Home-based WiFi security should be a part of your data privacy conversation with your children. Specifically, remind them not to give out your home's WiFi password. That's like handing over the keys to the castle to anyone who comes to visit! Many people don't realize that a visitor who's savvy enough—and who may not have your best interests at heart—can gain access to your family's personal information after getting just your WiFi password. Of course, you don't want to be rude to babysitters, your aunt Matilda, or the foreign exchange student you've agreed to host for a month. If you're a member of Plume's® HomePass™ community, you can offer them secure WiFi through our exclusive home management service called Control™. They'll receive a unique password that'll give them data privacy and internet safety but won't expose any of your data to them. When it comes to online safety in general, Guard™ from Plume HomePass has you covered. It prevents all your connected devices from inadvertently downloading viruses, malware, or spamware, protecting you and your family from identity theft, data theft, and loss of privacy.
The more time children spend online, the more opportunities there are for them to access information they shouldn’t. They may stumble upon unsuitable sites by accident, through apps they’ve downloaded to their mobile device or through links they’ve been sent by friends. Guard allows parents to restrict the content that their children can access online. By setting age-appropriate controls, you can prevent your kids from being exposed to adult material, violent images, and other harmful or upsetting content. Similarly, you can block ads that are inappropriate.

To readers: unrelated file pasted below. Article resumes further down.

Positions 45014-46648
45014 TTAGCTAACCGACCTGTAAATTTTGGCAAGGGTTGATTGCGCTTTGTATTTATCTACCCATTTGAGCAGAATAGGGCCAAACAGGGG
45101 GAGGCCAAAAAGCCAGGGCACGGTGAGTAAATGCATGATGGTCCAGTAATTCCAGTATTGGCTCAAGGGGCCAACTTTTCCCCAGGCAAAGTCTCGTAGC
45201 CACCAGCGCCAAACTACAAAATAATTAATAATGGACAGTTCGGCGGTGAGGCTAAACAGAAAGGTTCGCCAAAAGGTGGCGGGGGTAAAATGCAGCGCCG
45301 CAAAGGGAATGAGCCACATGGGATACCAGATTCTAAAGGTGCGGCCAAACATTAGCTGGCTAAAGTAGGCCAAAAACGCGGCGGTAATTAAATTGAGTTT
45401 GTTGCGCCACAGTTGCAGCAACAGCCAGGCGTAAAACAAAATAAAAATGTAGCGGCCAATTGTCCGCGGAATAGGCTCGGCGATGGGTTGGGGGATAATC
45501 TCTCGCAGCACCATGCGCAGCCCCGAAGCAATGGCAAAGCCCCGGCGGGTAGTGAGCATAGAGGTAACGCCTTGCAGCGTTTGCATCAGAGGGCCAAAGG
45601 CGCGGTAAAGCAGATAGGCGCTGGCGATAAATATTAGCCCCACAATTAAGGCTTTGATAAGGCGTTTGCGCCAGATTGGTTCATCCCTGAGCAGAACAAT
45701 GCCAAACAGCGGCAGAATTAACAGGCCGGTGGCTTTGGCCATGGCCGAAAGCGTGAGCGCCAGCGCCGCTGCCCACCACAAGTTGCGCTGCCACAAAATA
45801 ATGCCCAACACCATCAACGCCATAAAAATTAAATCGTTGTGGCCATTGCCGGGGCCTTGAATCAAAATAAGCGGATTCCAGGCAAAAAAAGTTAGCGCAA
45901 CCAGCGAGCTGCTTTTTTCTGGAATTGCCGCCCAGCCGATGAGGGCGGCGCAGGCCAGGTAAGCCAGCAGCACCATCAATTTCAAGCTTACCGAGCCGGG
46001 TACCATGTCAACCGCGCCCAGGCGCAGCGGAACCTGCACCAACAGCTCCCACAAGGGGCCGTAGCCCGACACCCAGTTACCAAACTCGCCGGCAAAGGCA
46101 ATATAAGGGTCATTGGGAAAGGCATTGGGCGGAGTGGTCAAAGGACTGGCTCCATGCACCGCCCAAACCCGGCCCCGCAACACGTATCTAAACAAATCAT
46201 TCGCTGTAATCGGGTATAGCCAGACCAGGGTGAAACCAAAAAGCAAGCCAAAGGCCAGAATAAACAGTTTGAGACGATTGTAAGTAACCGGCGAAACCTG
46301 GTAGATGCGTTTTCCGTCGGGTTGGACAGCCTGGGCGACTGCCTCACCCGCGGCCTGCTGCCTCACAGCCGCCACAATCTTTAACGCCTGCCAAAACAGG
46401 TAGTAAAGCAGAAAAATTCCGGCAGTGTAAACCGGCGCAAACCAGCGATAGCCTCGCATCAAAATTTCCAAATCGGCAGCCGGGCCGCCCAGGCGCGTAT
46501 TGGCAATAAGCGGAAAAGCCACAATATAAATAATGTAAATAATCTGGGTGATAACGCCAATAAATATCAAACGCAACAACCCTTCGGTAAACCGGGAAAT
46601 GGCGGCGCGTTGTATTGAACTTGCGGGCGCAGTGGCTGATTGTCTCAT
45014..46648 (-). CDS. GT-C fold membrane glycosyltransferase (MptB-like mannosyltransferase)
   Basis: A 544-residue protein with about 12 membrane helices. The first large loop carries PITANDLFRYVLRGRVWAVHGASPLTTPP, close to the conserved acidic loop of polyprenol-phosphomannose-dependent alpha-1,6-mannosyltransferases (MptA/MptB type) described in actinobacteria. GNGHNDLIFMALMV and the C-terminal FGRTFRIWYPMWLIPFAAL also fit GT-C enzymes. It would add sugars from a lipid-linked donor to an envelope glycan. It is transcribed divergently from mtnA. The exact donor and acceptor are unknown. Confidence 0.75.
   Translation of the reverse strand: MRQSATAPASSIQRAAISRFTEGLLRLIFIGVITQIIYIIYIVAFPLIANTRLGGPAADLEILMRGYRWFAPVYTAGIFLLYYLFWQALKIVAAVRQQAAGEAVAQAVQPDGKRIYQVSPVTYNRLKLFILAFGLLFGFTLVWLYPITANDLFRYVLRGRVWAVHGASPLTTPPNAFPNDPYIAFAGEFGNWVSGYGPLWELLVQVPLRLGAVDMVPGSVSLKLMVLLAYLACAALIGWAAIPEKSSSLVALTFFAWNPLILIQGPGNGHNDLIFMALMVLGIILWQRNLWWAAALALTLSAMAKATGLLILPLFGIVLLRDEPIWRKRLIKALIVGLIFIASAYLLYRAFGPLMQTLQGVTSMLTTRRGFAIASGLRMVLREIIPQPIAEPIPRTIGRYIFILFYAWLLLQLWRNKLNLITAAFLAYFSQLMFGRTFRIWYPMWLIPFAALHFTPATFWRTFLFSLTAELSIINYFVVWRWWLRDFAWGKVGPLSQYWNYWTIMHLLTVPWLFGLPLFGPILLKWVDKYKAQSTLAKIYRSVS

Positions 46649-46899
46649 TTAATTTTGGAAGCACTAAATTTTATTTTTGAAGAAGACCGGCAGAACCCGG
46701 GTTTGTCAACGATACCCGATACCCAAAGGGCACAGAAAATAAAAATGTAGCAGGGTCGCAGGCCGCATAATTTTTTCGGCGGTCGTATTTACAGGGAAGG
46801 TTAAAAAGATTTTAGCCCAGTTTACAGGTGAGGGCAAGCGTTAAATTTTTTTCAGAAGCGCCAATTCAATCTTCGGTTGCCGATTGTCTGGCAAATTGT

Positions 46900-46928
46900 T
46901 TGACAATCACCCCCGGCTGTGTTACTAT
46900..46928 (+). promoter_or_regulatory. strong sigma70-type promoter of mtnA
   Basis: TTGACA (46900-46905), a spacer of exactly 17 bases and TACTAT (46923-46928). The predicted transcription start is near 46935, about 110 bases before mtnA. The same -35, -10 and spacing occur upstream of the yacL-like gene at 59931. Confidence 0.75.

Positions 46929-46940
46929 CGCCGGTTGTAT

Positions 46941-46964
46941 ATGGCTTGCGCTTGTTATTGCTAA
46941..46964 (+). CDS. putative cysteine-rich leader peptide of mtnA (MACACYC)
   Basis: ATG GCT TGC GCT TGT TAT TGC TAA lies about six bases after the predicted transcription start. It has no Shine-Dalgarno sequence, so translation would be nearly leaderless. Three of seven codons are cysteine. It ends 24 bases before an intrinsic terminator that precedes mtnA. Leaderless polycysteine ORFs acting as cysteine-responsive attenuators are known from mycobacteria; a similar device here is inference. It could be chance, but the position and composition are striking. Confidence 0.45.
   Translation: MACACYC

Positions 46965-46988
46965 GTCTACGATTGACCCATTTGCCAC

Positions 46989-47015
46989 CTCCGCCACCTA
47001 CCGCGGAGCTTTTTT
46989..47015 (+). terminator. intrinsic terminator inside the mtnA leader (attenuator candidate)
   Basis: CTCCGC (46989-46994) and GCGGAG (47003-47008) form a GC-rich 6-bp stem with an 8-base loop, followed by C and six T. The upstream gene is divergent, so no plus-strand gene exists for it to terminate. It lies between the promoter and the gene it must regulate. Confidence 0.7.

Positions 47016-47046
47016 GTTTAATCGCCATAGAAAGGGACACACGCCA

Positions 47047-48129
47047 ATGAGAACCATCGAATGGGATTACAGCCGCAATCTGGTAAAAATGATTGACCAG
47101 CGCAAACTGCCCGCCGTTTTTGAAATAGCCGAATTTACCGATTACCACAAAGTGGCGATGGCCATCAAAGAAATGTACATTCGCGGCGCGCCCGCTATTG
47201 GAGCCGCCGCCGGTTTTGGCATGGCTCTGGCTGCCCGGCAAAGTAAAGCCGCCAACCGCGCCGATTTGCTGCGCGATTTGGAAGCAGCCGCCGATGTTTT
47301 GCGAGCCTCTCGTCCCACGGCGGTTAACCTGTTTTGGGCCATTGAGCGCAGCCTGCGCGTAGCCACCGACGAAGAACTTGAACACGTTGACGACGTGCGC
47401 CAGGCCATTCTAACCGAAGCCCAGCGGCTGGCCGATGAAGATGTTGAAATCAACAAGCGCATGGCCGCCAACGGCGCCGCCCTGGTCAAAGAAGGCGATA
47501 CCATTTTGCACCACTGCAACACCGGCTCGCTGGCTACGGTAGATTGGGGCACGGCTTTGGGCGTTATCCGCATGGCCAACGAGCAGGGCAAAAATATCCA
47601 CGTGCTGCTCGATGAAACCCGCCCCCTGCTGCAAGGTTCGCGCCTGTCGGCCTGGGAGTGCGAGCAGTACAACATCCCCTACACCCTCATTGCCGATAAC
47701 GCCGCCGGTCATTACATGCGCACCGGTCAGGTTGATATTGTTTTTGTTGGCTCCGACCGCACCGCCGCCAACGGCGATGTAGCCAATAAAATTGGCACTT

Excessive screen time
Many parents struggle to address, and manage, their children’s reliance on screens for everything from entertainment to social validation. Limiting kids’ screen time is important for their digital well-being, but enforcing limits is easier said than done. Even if you tell your preteen or teen to turn off their phones, they might try to sneak online; a tablet or laptop can generally gain them just as much access to their friends as a smartphone. A better way to create limits is by temporarily freezing the internet to one or all devices on a communicated schedule. The HomePass app allows you to create profiles for each family member and enables parents to monitor and set usage constraints for each profile. For example, parents can create schedules around bedtime, school-time, dinner-time and so on.
Key takeaways for parents
First, start the conversation and keep it going. It's never too soon or too late to talk to your children about data privacy and internet safety. Even if they're off to college in a month, open the door for an important chat. Second, control the things you can:
- Use a solution like HomePass that includes network security software with parental control features
- Make sure you enable all parental control features appropriate for your children
- Regularly review the activity on the devices your children use
- Review the “access denied” reports from services like Guard and discuss safer habits with your kids
If you want to know more about how to increase your data protection at home, check out the growing suite of Smart Home Services available to Plume HomePass members. You'll find that HomePass can help you tackle some of the toughest online-related security concerns, making your home the safe place you want it to be for you and your kids.